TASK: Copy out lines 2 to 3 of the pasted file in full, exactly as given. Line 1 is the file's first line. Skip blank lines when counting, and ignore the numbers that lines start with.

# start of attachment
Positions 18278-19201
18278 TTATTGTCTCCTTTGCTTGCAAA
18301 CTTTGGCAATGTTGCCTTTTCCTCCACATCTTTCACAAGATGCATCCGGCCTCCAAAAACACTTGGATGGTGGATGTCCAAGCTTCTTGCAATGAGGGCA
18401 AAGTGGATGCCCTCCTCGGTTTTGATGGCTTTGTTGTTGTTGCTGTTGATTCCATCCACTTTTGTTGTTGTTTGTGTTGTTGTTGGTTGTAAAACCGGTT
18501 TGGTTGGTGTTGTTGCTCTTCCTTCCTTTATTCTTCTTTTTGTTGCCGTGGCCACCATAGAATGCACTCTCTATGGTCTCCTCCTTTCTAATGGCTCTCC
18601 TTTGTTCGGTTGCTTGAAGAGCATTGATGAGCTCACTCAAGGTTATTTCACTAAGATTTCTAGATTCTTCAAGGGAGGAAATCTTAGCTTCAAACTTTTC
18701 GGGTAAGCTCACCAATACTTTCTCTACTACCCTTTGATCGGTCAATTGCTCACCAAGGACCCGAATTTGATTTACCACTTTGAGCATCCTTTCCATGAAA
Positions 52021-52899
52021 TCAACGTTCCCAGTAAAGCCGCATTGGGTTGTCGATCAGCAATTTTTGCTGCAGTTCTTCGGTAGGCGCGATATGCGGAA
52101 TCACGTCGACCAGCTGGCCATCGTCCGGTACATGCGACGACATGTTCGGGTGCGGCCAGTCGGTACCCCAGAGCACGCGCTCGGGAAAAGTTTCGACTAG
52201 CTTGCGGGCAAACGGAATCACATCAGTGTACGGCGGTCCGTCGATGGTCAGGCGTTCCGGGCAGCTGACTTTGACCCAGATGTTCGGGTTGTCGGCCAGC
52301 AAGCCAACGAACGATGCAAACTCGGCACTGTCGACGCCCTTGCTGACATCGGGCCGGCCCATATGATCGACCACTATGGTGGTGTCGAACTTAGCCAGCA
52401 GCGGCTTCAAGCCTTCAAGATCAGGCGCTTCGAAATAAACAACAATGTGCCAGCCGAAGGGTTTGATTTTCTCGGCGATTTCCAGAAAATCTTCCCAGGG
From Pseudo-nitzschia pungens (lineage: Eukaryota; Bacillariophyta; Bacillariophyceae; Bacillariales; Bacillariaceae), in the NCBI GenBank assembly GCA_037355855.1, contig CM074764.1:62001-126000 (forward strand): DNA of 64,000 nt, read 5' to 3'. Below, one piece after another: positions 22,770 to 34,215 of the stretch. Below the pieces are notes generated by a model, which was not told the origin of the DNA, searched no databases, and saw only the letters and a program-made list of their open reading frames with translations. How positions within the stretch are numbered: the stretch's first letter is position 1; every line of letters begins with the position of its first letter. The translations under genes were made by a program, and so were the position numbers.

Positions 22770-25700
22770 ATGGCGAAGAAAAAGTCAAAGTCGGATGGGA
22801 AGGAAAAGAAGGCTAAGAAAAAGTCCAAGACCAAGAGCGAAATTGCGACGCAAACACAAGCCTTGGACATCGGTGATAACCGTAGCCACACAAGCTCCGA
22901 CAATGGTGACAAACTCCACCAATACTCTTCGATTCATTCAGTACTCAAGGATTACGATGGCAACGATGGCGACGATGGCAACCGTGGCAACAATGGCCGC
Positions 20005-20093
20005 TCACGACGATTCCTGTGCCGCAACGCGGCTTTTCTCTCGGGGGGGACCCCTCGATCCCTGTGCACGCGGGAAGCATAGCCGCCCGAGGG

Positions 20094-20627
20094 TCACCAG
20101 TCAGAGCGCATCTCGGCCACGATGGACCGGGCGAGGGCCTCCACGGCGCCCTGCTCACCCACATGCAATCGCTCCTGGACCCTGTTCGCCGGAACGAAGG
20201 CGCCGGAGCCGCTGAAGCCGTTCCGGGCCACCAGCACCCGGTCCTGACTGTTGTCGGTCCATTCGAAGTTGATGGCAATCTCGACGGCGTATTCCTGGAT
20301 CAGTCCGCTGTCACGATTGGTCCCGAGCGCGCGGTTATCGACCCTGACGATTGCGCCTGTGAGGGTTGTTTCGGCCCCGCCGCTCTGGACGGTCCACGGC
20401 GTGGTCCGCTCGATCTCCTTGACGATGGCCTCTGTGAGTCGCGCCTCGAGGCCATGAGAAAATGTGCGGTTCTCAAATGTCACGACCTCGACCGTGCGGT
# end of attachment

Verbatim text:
18278 TTATTGTCTCCTTTGCTTGCAAA
18301 CTTTGGCAATGTTGCCTTTTCCTCCACATCTTTCACAAGATGCATCCGGCCTCCAAAAACACTTGGATGGTGGATGTCCAAGCTTCTTGCAATGAGGGCA